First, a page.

It really was the dog days of summer for FX's out-there comedy. It's never been a huge Nielsen hit, but the show's ratings fell off a cliff this year. Just 371,000 adult viewers under 50 are making an appointment to watch the show on Thursdays this year, about half as many as the 714,000 who watched last summer. Ah, but what about DVRs, you say? Well, yes: Folks are time-shifting Wilfred in greater numbers. An average episode gains about 83 percent more under-50 eyeballs this season (versus a 59 percent bump last year), which brings the show's actual demo audience to about 678,000. Unfortunately, even that number is still 40 percent below the show's 2012 total demo audience of 1.1 million viewers. The good news for Wilfred fans: The show's very inexpensive to produce, and FX execs are very fond of it and are happy with its creative direction. A fourth season, perhaps on new spinoff channel FXX, is not at all out of the question.
ABC has a bad habit of running its hit reality shows into the ground via overexposure. Who Wants to Be a Millionaire? was a monster hit at the turn of the century, but ratings greedy execs at one point expanded the show to five nights per week, and viewers quickly grew exhausted. More recently, it's been clear for several years that there aren't enough interesting stars to do Dancing With the Stars more than once per year, but ABC doesn't seem to care: As recently as last month, ABC boss Paul Lee was insisting he's still considering airing two cycles of the show this season. (We're betting he won't.) And then there's Wipeout. The show was an instant summer hit in 2008, and it remained a strong summer staple in 2009 and 2010. But in one of his first decisions upon arriving at ABC, Lee decided to expand Wipeout, scheduling winter and spring editions. The result: Steadily falling ratings, and, this summer, a total collapse. So far this summer, Wipeout is down a whopping 33 percent among adults under 50 versus last summer's shows; the declines are even steeper among young men under 35. Don't expect to see the show back on ABC next summer.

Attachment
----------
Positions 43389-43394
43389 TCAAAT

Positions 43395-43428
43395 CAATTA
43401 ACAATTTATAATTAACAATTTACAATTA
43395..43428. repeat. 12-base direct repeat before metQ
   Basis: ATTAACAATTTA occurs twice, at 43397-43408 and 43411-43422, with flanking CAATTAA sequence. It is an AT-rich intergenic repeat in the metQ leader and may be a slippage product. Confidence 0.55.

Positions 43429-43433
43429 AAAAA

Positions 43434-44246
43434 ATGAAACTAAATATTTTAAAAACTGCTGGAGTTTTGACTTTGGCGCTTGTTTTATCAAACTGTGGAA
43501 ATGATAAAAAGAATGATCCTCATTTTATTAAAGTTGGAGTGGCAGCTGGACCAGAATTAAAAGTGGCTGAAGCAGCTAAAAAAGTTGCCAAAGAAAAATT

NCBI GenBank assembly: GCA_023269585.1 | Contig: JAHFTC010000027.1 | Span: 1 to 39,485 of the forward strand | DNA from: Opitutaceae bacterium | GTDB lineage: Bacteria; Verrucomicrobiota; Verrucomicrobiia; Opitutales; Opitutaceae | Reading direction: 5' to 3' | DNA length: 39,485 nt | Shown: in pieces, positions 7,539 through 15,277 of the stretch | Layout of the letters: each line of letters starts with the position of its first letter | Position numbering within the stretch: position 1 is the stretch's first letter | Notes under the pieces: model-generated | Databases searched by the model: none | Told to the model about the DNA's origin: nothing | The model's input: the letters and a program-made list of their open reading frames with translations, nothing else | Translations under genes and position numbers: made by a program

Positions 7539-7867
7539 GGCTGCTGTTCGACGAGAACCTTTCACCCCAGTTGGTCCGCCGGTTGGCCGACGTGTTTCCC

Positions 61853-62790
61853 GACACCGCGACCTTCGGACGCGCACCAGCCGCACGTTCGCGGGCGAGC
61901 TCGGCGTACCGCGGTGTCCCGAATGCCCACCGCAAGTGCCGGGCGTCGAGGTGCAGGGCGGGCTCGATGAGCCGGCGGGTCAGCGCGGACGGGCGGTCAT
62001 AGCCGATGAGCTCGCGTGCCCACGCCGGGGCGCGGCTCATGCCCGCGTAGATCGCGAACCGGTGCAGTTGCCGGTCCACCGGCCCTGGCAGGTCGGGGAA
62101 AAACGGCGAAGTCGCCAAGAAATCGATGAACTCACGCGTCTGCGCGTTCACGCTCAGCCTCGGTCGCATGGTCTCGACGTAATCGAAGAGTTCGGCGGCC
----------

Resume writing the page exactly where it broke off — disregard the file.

NBC's Summer Dramas
While the Peacock can be proud of its reality fare this summer, its scripted slate has been a disaster — at least in terms of ratings. Sunday's Crossing Lines drew fewer young adult viewers than the repeats of Law & Order: SVU that led into it. Monday's Siberia lost one third of the audience from Get Out Alive. And while Wednesday's Camp is actually averaging an okay 1.3 rating among adults under 50, that's only because it's behind the top-rated America's Got Talent. Camp literally loses two thirds of the AGT audience, a sure sign viewers are rejecting it. Still, while NBC struck out in terms of finding a summer hit, it actually didn't hurt itself overall. The Peacock got all three shows for a song, with international partners footing most of the cost. And while the shows didn't pop, they probably did better than repeats of, say, Parenthood or Parks and Rec would've done, and thus kept more viewers watching NBC during the summer.
* An earlier version of this story stated that ABC's "Mistresses" is beating CBS"s "Under the Dome" among women under 35 during 10 p.m. Monday timeslot. In fact, while ABC is ahead of CBS in that demo Mondays at 10 p.m., that's only because "Mistresses" premiered several weeks before "Dome." Until "Dome" debuted at the end of June, CBS was drawing miniscule ratings with repeats of "Hawaii Five-0," thus lowering its time period average.